Inflammation-driven carcinogenesis is mediated through STING

Jeonghyun Ahn, Tianli Xia, Hiroyasu Konno, Keiko Konno, Phillip Ruiz, Glen N. Barber

Research output: Contribution to journalArticlepeer-review

189 Scopus citations


Chronic stimulation of innate immune pathways by microbial agents or damaged tissue is known to promote inflammation-driven tumorigenesis by mechanisms that are not well understood. Here we demonstrate that mutagenic 7,12-dimethylbenz(a)anthracene (DMBA), cisplatin and etoposide induce nuclear DNA leakage into the cytosol that intrinsically activates stimulator of interferon genes (STING)-dependent cytokine production. Inflammatory cytokine levels are subsequently augmented in a STING-dependent extrinsic manner by infiltrating phagocytes purging dying cells. Consequently, STING-/- mice, or wild-type mice adoptively transferred with STING-/- bone marrow, are almost completely resistant to DMBA-induced skin carcinogenesis compared with their wild-type counterparts. Our data establish a role for STING in the control of cancer, shed significant insight into the causes of inflammation-driven carcinogenesis and may provide a basis for therapeutic strategies to help prevent malignant disease.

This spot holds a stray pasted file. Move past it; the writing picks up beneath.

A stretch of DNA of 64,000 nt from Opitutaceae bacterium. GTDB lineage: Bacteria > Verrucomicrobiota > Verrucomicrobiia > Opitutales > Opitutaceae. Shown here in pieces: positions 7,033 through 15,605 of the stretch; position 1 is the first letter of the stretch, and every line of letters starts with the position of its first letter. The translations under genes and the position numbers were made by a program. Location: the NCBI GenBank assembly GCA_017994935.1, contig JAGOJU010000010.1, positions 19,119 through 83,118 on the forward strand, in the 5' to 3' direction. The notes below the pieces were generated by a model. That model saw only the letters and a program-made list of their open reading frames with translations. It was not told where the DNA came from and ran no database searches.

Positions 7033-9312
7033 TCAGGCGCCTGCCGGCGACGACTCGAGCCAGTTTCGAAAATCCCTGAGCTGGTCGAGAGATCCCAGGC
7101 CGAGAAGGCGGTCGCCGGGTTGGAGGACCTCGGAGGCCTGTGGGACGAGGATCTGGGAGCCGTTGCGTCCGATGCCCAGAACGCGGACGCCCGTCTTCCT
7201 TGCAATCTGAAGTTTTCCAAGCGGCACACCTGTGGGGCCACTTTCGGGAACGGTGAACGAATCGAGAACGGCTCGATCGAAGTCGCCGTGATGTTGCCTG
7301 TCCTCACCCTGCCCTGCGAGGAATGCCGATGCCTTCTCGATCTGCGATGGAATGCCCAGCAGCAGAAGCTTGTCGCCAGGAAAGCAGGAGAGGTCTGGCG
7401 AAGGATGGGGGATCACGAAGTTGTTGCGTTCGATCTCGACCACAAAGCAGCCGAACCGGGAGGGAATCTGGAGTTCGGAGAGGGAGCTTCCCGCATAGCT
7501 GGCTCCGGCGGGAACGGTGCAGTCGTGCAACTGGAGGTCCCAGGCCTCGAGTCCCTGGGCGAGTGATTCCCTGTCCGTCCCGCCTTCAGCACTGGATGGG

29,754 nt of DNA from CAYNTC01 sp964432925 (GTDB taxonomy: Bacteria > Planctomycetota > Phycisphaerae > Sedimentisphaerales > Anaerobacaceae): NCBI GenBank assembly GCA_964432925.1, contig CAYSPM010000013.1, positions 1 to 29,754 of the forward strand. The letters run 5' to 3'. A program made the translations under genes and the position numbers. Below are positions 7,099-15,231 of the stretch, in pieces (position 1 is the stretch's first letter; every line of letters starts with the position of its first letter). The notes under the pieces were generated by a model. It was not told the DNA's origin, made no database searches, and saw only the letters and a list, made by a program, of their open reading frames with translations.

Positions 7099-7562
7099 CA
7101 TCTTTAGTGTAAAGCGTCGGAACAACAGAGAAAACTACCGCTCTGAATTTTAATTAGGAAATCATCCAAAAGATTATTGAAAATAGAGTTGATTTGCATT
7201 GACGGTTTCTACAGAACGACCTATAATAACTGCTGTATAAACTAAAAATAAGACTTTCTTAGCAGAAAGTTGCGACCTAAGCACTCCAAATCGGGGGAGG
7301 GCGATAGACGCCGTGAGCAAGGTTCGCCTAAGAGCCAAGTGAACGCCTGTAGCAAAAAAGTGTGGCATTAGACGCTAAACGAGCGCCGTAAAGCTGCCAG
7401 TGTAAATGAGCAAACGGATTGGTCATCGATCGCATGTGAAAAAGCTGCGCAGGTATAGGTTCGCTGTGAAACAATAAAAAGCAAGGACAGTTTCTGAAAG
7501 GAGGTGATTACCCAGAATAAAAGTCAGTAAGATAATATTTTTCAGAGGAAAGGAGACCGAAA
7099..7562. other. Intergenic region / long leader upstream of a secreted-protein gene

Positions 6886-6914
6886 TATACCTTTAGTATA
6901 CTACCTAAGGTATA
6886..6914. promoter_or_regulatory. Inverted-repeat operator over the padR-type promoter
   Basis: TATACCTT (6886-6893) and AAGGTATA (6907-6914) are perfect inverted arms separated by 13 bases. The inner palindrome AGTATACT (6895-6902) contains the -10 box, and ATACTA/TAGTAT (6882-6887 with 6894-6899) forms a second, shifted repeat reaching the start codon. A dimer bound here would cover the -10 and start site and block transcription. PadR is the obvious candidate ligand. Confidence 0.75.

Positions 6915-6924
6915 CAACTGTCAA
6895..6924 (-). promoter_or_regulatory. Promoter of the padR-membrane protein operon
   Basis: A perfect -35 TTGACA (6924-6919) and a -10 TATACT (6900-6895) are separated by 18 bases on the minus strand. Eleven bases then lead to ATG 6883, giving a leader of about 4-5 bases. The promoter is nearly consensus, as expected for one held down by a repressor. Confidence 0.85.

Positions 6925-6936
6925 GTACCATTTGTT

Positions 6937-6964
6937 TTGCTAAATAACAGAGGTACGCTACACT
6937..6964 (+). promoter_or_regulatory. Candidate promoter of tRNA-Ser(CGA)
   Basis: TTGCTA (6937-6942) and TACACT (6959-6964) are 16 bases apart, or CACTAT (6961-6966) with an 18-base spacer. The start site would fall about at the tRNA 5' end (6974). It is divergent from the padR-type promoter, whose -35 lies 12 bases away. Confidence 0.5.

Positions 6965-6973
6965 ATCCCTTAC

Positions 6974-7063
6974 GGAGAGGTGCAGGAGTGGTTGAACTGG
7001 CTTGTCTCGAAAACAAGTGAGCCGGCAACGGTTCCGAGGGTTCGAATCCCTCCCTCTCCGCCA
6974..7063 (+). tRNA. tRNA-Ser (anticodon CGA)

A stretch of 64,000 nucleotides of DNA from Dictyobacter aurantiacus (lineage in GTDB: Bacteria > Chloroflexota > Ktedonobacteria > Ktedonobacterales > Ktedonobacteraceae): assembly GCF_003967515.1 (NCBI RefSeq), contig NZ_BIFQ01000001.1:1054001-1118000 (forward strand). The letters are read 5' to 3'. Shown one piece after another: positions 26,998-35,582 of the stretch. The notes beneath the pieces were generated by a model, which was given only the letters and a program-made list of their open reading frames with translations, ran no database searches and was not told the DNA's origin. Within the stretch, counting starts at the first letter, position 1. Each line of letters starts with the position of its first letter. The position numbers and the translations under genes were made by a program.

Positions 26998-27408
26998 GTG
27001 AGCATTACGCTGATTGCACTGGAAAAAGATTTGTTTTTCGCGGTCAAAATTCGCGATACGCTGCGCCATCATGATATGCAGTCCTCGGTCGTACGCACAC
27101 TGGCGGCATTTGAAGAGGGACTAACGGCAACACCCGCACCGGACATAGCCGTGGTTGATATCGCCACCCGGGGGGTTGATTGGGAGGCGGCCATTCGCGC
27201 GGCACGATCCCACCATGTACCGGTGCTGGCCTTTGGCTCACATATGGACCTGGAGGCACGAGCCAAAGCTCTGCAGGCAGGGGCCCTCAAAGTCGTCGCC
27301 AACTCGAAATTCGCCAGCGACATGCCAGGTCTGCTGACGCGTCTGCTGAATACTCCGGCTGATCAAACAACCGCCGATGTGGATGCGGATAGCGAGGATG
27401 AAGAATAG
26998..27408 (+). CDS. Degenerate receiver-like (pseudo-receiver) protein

Original languageEnglish (US)
Article number5166
JournalNature communications
StatePublished - 2014

ASJC Scopus subject areas

  • Chemistry(all)
  • Biochemistry, Genetics and Molecular Biology(all)
  • Physics and Astronomy(all)


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